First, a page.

Ficus carica, of the family Moraceae (the mulberry family).

This has been an abundant fig season. And surprisingly so. It started off rather rough – the fig bushes had all died back, and so had to start over from scratch, which means we lost the first flush that would have come in April or May. I was surprised that they had died back, as this hadn’t happened following the 2015-2016 winter. But, moving forward…

10162017 fig plant
October 15, 2017

Truly an heirloom plant – these were offspring of a plant put into the ground by my grandmother, which itself came from a plant of her mother’s. We are at least the fourth generation of our family to enjoy these fruits. My grandmother’s plant was lost when her property was sold.

10162017 figs
October 15, 2017
11042017 frozen figs
Frozen early last week – we will make jam out of most of these.

We had our first freeze on Friday night (November 10), so I awoke to the more tender plants, including the figs, wilted and starting to brown.


11112017 figs frost

But the opportunity was “ripe” for harvesting the remaining edible ones, and start the jam-making.

11112017 fig jam
A feast for the eyes. This jam will provide nourishment during the long winter’s sleep.

5 thoughts on “Figs”

  1. We inherited a fig and have yet to figure out what is happening to the figs. They form, look like they’re doing well, and then, they’re gone! I imagine the critters are eating them. Your figs look so delicious, as does the jam. Quick question for you: How do you know when they’re ready to be picked?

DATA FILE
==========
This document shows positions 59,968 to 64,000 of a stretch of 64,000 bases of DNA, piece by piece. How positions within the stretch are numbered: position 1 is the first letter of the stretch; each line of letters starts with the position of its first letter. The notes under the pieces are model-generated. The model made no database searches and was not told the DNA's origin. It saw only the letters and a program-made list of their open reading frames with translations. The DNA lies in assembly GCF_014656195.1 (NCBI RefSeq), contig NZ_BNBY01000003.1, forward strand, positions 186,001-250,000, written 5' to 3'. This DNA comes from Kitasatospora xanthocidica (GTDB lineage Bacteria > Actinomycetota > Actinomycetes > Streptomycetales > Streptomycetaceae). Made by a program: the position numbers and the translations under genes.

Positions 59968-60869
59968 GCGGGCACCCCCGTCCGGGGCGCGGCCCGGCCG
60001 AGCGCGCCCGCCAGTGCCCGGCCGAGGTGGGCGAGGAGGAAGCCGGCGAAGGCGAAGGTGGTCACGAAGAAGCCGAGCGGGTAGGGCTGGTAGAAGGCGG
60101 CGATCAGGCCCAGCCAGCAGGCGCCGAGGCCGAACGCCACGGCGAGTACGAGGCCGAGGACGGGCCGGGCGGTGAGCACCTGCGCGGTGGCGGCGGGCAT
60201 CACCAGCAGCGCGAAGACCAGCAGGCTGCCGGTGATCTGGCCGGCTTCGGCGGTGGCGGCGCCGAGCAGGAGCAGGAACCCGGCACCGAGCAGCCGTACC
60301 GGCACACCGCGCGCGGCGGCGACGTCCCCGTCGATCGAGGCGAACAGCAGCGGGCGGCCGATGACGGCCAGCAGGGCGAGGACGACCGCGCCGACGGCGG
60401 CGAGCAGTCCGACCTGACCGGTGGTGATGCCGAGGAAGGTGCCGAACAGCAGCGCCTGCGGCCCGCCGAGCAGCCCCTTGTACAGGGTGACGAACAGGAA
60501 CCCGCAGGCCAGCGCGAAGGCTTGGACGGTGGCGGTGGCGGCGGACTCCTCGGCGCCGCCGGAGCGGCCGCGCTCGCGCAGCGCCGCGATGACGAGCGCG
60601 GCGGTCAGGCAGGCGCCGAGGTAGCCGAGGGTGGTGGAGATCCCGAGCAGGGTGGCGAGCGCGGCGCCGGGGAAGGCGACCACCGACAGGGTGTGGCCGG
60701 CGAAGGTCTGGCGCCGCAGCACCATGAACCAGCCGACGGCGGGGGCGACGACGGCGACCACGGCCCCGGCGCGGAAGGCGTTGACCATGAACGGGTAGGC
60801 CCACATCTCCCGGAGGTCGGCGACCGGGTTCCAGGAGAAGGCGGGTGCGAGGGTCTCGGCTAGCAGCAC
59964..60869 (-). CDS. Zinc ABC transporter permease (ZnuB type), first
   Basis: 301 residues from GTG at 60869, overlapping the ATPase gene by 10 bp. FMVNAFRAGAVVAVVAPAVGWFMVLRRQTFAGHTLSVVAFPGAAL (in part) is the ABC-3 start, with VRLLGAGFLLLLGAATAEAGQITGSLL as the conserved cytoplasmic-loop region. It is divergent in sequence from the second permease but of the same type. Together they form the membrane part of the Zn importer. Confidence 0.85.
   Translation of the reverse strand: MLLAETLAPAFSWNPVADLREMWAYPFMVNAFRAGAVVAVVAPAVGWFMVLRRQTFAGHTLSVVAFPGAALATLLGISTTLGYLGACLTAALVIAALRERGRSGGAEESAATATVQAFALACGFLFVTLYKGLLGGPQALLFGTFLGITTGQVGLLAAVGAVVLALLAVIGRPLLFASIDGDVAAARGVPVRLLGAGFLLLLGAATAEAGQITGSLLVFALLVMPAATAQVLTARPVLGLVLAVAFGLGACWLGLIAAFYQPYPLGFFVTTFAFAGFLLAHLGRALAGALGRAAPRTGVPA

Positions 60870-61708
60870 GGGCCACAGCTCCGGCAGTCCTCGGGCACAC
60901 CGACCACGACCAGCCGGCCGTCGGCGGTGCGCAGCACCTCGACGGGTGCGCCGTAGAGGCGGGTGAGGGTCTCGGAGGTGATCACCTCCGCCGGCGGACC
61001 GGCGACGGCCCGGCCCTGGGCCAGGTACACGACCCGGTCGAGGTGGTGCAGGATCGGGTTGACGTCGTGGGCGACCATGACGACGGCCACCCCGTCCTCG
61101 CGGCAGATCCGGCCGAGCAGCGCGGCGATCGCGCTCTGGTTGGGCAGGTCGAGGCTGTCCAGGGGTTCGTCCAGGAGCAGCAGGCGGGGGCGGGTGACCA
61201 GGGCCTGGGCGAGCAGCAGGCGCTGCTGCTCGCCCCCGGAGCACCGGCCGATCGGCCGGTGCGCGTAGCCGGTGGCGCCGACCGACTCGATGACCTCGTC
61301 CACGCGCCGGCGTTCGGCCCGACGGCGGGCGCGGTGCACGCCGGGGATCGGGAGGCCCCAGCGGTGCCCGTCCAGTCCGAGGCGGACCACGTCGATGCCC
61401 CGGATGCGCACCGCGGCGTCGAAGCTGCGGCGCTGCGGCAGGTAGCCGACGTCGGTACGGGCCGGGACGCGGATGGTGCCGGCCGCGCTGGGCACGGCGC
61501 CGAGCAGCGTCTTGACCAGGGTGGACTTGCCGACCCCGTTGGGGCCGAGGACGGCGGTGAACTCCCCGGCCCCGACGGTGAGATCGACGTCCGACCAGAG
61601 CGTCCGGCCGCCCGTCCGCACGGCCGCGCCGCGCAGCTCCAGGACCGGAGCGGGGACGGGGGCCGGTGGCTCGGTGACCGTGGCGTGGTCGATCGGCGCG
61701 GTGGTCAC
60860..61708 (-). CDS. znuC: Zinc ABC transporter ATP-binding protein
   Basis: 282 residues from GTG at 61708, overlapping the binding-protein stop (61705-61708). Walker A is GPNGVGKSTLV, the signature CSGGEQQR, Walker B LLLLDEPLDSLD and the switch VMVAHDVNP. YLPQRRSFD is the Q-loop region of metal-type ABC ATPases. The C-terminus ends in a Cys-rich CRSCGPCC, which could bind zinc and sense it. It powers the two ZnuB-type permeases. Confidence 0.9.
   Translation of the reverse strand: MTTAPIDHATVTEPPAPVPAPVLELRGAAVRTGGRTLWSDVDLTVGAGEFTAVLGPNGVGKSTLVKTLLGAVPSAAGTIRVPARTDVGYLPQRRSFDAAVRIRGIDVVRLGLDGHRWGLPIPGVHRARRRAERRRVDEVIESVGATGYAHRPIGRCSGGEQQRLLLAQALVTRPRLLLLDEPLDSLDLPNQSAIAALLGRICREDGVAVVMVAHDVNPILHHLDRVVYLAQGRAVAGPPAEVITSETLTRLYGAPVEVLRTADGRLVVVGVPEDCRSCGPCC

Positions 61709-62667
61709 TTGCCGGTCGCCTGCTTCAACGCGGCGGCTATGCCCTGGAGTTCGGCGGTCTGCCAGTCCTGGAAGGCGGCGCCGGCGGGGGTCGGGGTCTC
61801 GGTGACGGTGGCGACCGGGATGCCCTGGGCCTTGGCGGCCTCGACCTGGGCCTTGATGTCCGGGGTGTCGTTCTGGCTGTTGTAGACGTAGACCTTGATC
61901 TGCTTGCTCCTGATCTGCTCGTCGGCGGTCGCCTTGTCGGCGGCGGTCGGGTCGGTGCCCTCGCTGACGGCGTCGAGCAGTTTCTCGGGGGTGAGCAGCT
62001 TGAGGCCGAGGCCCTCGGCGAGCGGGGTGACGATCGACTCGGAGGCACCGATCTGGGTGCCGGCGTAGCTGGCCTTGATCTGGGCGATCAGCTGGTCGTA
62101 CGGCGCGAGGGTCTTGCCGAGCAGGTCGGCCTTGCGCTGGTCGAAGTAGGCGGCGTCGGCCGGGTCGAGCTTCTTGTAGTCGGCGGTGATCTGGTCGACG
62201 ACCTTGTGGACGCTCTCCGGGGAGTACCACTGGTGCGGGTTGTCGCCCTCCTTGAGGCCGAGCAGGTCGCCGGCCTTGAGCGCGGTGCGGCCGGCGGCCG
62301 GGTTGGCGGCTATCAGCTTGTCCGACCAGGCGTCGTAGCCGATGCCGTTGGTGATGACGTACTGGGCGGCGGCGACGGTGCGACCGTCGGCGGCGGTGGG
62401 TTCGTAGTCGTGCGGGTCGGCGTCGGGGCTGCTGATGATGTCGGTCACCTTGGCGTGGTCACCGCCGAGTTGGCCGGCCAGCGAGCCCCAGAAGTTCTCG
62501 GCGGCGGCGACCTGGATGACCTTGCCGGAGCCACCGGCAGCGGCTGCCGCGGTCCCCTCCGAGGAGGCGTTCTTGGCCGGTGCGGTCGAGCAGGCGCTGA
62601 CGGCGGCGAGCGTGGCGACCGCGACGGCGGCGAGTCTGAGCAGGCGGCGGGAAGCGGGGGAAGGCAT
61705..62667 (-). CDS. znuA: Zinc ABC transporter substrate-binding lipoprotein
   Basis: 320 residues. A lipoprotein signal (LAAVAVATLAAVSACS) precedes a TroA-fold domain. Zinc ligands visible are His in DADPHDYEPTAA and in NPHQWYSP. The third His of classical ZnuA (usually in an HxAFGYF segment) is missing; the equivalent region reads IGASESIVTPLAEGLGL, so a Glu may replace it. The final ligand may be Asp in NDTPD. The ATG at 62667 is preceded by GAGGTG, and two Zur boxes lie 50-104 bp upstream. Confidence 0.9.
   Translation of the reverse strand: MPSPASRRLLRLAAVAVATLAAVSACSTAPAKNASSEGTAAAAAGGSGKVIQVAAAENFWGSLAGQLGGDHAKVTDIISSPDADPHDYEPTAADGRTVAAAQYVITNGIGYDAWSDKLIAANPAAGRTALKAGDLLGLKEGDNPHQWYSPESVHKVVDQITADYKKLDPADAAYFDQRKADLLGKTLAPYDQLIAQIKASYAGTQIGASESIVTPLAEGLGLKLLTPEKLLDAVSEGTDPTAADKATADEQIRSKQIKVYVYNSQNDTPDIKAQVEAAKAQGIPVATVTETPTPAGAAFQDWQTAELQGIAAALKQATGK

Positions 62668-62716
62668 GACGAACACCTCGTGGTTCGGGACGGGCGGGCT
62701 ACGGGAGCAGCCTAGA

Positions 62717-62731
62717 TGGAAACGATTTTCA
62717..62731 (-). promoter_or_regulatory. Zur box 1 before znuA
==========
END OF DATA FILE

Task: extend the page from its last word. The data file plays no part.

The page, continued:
Liked by 1 person

    1. Thanks for giving me a few days to reply! My grandmother always had squirrels (and maybe bluejays) rob her figs. We haven’t had an issue, probably because of our dogs.

      From my experience, fig maturity (and edibility) can depend on two major factors: climate and variety. Let’s say Maryland’s climate is very similar to the NC piedmont. I don’t know what variety of fig we have, but my sense is that it is a Chicago Hardy Fig, since it is capable of dying completely, and then coming back and producing in that same year. (the link below may help – I don’t purchase from Edible Landscaping, but they have lots of very good information).

      The figs are ready when they have even the slightest give. The more tender, the sweeter, until they get squishy and start to ferment on the bush. When they are slightly soft but not tender, they are sweet but leathery.

      I could go on and on. Thanks for asking, and have a wonderful day!


Leave a Reply

Fill in your details below or click an icon to log in: Logo

You are commenting using your account. Log Out /  Change )

Twitter picture

You are commenting using your Twitter account. Log Out /  Change )

Facebook photo

You are commenting using your Facebook account. Log Out /  Change )

Connecting to %s

%d bloggers like this: